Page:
U2 have written to Dublin City Councillors urging them to revoke the Freedom of the City Award to Aung San Suu Kyi.
The four band members received the award in 1999, the same year that Ms Suu Kyi was awarded the honour while under house arrest in Myanmar.
She received it in person after her release in 2012.
U2 have now followed the lead of another former recipient, Bob Geldof, by writing to all 63 Dublin City Councillors and asking them to rescind the award.
In the letter signed by Bono, The Edge, Larry Mullen and Adam Clayton, they say that Dublin City Council should send out a strong message in support of human rights now, just as they did in 1999.
They said: "We believe her failure to stand up for the rights of the Rohingya constitutes a betrayal of the principles for which she was so revered."
Dublin city councillors are due to vote on Wednesday evening on a motion to revoke the award for Ms Suu Kyi and to grant Geldof's request for his name to be removed from the roll of honour in protest.
This follows a resolution by the protocol committee, which drafted resolutions after it was discovered there was no mechanism under current legislation to remove the honour.
It is expected that councillors will vote in favour of removing Ms Suu Kyi's name.
Chair of the committee, Cllr Deirdre Heney said she hopes that in future the award will only be given to people in Ireland or with a very strong connection to the country.
U2's Letter to Dublin City Councillors
We write as long-time supporters of Amnesty International, and as extremely proud recipients of the Freedom of the City. We remember very clearly the day when we received that honour alongside Aung San Suu Kyi whose son Kim accepted on her behalf.
The day was a very special one for us first and foremost because Dublin is our hometown. Of the various "awards" - deserved or not - we’ve been lucky enough to receive over the years, this is by far the one that means the most to us. It was also special because we’d been so moved by the strength and fortitude shown by Aung San Suu Kyi in then-Burma. We were campaigning for her release and were proud of Dublin’s recognition of her courage, and that of her colleagues, to bring about fledgling democracy against all odds… against one of the most brutal regimes of modern times.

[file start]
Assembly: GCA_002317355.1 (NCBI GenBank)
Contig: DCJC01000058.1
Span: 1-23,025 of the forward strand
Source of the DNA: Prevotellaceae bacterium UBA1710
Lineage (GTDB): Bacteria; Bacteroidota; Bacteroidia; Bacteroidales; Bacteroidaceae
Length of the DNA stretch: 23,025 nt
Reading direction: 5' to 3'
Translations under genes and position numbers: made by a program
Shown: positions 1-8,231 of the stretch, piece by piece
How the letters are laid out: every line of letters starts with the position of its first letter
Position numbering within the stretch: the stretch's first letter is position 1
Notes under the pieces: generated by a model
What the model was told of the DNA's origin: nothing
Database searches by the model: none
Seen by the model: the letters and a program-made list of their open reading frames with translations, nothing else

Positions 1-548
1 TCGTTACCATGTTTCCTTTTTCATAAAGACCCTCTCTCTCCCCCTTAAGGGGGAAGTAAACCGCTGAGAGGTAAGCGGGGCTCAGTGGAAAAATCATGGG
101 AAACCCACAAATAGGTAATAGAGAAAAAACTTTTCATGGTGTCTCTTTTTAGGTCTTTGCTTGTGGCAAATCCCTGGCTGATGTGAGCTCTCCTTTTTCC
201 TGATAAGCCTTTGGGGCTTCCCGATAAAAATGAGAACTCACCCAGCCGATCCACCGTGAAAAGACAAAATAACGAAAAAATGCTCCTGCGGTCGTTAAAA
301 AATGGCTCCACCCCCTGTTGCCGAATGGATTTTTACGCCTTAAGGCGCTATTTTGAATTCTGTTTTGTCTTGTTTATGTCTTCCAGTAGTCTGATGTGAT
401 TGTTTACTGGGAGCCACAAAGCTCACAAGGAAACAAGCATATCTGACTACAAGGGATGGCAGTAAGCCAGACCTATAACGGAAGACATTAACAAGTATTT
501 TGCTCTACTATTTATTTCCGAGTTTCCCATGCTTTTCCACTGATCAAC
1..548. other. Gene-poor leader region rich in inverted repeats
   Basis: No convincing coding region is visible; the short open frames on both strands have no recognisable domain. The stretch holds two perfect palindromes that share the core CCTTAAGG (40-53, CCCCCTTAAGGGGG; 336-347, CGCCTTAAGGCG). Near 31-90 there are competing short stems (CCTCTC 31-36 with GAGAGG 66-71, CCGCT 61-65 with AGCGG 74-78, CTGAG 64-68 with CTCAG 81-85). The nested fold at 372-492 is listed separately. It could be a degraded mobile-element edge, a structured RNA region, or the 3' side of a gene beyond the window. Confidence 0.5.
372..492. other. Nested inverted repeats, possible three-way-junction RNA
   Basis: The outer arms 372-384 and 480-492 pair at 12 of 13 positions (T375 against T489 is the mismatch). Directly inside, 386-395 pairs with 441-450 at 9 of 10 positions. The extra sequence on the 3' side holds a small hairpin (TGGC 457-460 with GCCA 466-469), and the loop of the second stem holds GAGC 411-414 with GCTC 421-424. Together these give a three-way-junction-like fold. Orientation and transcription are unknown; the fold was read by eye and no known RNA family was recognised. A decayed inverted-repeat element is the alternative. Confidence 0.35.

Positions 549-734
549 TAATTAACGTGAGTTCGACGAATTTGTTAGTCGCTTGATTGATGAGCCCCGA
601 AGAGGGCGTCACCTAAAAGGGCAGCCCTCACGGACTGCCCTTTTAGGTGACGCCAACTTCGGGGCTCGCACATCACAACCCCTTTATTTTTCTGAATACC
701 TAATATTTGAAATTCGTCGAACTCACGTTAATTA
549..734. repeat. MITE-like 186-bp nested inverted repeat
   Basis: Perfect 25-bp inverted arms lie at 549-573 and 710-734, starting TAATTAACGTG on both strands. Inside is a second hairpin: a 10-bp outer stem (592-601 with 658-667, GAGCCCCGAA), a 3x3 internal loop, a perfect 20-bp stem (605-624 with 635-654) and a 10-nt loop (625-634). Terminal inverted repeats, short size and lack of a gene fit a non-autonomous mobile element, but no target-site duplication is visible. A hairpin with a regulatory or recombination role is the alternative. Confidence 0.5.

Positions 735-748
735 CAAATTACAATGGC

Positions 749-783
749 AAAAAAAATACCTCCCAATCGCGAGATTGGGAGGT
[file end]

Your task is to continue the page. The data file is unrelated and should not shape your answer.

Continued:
So it saddens us to be writing to you today as you discuss recent events in Myanmar and decide whether that merits the rescinding of the honour you bestowed on her.
We believe it does.
You have the same facts as we have, which indicate that deliberate and brutal violence, rape, and murder are being used to drive the Rohingya from Rakhine State. This persecution has been authorised and led by Min Aung Hlaing, the Head of Myanmar’s military. While Aung San Suu Kyi does not have the capacity to control the military, she does have the responsibility to condemn their actions.
The civilian government that she leads is responsible for everyone in her country, and no matter how difficult her position is, to stand by while half a million lives and livelihoods are deliberately decimated by the Myanmar Military is beyond comprehension. Martin Luther King Jr. said, "The ultimate tragedy is not the oppression and cruelty by the bad people but the silence over that by the good people."
The decision of who should and shouldn’t have this honour lies with you. But we felt compelled to write given our history with you, and with Aung San Suu Kyi. We believe her failure to stand up for the rights of the Rohingya constitutes a betrayal of the principles for which she was so revered… and for which she received the Freedom of the City. The City of Dublin sent a very strong message in defence of human rights in 1999, we believe an equally strong message in defence of human rights is just as important now.
Thanks for your time.
Bono, The Edge, Larry Mullen Jr and Adam Clayton